(The Independent, 4 August 2010)

Now in Government, the Lib Dems are abandoning what they signed for in Parliament when they were in opposition.

Raising children is expensive: The Lib Dem / Tory approach to child benefits fails to acknowledge this

Earlier this year, the Independent highlighted that it costs on average £201,000 to raise a child in Britain today. Parenting has changed, with many taking more responsibility for their children in many cases, up to and beyond 21 years of age. Helping them to progress through education, in some cases University, giving them a foot up onto the housing ladder; it’s all very costly and now an inevitable part of modern day parenting.

Universal child benefit acknowledges and recognises that it is expensive to raise children in Britain today. Scrapping the Building Schools for the Future programme, halting Playbuilder schemes and freezing child benefits are just a few of the ways in which families have been bearing the brunt of the coalition cuts.

We now see Sarah Teather and her Tory pals going further and removing child benefit from some parents. Yes, it may be the case that those on higher incomes may be able to afford raising a child without need for help from benefits. But is it fair that this move now makes some parents with children worse off than wealthy people who do not have children?

The devil is in the detail of this Tory and Lib Dem policy. The benefit removal as proposed would leave households where a only one parent works and earns over £44,000 worse off and would leave parent households with combined incomes of up to £88,000 unaffected, so long as one of them is not earning over £44,000.

That’s the problem with the Government’s proposals as they stand at the moment. It’s always those who are on the fine line, who could do with that extra bit of help, who end up losing out. That is why I am in favour of keeping the universal based approach.

But, although many may agree with the principle of the Con Dem approach, the detail is ill thought out and would be unfair on middle income families. What would be a fairer approach to take is to have higher taxation on all higher income level earners, and not just penalise those who have children. Government should recognise the important role of parenting and acknowledge that bringing up children is expensive. The Lib Dem and Tory approach fails to acknowledge this.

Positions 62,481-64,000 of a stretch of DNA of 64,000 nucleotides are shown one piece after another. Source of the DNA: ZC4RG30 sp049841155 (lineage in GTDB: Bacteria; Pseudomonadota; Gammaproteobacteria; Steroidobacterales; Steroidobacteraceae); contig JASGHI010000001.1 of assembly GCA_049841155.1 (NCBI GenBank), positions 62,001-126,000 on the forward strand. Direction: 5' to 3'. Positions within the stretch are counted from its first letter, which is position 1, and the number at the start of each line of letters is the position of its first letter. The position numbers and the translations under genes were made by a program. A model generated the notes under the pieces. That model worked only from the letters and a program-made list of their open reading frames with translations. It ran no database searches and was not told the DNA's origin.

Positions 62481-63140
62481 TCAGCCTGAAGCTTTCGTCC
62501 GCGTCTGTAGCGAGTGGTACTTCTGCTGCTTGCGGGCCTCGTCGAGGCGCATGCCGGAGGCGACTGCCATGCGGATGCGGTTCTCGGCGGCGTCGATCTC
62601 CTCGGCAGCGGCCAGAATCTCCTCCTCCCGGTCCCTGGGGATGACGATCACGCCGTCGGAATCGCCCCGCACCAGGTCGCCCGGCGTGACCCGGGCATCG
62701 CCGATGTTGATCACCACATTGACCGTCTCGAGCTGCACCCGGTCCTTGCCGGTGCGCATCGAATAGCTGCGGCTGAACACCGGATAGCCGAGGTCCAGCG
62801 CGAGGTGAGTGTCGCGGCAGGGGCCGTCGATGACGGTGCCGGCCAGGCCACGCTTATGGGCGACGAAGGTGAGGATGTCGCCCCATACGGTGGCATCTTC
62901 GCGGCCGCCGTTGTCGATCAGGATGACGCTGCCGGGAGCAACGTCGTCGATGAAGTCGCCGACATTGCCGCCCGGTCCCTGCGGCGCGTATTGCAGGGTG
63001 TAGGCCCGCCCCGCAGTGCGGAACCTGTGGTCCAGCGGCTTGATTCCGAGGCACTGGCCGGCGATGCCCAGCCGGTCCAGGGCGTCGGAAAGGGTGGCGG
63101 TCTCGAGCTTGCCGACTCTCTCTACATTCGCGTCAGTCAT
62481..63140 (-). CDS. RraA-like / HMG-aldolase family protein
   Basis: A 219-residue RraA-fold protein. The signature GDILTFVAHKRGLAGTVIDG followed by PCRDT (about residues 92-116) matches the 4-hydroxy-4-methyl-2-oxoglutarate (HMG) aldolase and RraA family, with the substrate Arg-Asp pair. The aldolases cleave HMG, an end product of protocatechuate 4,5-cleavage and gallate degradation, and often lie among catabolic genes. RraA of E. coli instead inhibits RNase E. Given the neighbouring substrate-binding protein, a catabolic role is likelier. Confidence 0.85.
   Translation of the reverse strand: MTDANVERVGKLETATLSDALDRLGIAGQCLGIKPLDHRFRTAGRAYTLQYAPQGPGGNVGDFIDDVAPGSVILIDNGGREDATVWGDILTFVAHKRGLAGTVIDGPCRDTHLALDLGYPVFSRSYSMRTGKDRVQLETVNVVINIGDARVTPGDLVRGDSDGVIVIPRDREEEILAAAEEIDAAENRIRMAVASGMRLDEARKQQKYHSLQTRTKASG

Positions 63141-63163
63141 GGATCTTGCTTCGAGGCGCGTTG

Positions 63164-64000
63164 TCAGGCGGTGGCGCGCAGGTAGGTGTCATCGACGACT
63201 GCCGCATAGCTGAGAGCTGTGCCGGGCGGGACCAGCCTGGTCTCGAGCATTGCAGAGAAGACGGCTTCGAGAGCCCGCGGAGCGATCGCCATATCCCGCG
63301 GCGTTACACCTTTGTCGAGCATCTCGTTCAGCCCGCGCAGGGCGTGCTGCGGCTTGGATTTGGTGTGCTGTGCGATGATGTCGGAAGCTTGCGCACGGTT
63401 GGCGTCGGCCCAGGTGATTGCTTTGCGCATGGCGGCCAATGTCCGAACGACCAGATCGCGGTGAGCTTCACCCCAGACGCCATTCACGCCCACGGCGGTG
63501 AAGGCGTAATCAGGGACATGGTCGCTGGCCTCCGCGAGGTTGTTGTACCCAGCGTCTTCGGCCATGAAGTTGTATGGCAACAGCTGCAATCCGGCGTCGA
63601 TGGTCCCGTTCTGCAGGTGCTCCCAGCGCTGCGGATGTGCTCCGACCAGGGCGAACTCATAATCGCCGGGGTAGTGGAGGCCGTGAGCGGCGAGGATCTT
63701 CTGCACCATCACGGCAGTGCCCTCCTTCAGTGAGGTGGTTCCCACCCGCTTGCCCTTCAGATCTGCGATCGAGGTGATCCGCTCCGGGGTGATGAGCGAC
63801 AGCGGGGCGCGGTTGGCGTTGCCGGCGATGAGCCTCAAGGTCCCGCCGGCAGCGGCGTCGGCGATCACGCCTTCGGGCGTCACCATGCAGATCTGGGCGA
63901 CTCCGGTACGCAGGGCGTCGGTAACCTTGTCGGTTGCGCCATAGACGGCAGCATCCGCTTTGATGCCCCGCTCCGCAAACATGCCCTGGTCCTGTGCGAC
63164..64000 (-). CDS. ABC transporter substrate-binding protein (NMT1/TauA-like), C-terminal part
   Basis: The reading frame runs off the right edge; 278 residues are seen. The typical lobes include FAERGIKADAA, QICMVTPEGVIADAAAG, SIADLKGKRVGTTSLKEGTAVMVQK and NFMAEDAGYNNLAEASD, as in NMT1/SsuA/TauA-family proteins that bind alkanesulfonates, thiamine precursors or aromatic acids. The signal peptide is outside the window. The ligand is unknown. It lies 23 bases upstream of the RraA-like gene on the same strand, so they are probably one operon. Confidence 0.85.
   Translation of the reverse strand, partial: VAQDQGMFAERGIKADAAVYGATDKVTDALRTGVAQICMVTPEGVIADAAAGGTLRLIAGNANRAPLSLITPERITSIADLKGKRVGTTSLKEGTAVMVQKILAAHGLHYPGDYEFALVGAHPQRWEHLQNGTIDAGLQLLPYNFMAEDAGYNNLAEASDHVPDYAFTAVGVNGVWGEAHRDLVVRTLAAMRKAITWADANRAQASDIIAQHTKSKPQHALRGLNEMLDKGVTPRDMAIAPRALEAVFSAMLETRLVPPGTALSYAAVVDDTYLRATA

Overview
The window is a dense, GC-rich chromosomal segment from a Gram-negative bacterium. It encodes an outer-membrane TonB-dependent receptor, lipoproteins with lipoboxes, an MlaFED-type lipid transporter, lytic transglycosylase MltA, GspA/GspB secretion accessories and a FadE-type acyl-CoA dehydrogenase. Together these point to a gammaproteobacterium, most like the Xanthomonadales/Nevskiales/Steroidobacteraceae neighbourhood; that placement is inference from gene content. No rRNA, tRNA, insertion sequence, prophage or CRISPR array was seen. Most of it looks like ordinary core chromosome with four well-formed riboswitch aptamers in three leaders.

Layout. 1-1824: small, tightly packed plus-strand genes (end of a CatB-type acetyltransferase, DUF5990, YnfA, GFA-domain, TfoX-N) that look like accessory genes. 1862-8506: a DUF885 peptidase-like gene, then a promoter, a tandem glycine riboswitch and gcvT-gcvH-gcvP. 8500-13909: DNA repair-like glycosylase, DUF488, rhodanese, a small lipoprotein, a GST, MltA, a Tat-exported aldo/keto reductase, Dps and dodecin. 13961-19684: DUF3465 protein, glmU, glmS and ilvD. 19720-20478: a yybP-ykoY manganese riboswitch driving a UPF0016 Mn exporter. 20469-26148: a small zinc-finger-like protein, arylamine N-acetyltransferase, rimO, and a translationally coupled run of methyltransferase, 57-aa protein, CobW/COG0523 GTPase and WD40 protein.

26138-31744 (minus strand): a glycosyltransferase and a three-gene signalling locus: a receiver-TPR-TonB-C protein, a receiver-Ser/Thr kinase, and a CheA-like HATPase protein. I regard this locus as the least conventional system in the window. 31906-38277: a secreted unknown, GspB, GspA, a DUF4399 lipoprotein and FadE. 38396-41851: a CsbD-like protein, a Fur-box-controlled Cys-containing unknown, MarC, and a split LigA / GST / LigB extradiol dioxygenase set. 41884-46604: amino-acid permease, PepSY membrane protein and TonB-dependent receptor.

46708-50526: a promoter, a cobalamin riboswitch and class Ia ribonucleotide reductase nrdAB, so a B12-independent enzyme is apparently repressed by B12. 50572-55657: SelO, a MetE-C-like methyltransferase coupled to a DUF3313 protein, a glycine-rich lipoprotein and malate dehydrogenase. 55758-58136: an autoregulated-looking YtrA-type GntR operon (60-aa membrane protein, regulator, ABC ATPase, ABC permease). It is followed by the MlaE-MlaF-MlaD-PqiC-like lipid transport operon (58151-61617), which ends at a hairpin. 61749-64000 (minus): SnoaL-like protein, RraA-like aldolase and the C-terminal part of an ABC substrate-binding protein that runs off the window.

I’ve just voted for Ken Livingstone to be the Labour Party candidate for the 2012 London Mayoral election and here is why

Ken was my MP for over half of my lifetime, so to many, it may not be surprising that someone from Brent is backing Ken to be Mayor of London. But looking beyond that, I want a candidate who is not afraid to challenge the consensus and someone who can build a platform for Labour to be back in power at the next general election.

Ken has proved time and time again and shown true leadership in the decisions he’s made that he has shown good judgement. Some decisions he has made has made a practical difference to people’s lives.

One example of when Ken has shown innovation to tackle the problems we have is on Housing; and in particular, wheelchair accessible housing.

There is a national shortage of around 300,000 wheelchair accessible properties in the UK. In many cases, not having the right housing could mean that a wheelchair user has to bathe in the kitchen sink or even use their living room as a bedroom, because they can’t get into their own room.

In London, thanks to Ken, it is now a requirement for ten per cent of homes to be identified as wheelchair accessible at the planning application stage and described in the Design and Access Statement submitted with the planning application. The requirements go well beyond the National Lifetime Homes standard and shifts the focus on building homes for wheelchair users that are liveable, and not just visitable properties that tick minimum requirement boxes.

It’s all set out here: Mayor of London Best Practice Guide on Wheelchair Accessible Housing (2004)

Ken’s 10% target has set a blueprint that leads the way on this issue, and although it will not solve all the problems we face on this issue nationally, Ken’s actions ensures that London at least give our contribution.

On Transport, Ken was right to introduce the Congestion Charge in London to ease traffic through the city, encourage greater use of public transport and reduce vehicle emissions. The Boris alternative to removing the Western extension to the Zone has been unprecedented rise in Tube fares LINK.

Whether it is housing, transport, planning, employment, fairness, IRAQ!!! in most cases, Ken gets it spot on. That’s why I’m backing Ken to be the Labour Party candidate for the 2012 London Mayoral election.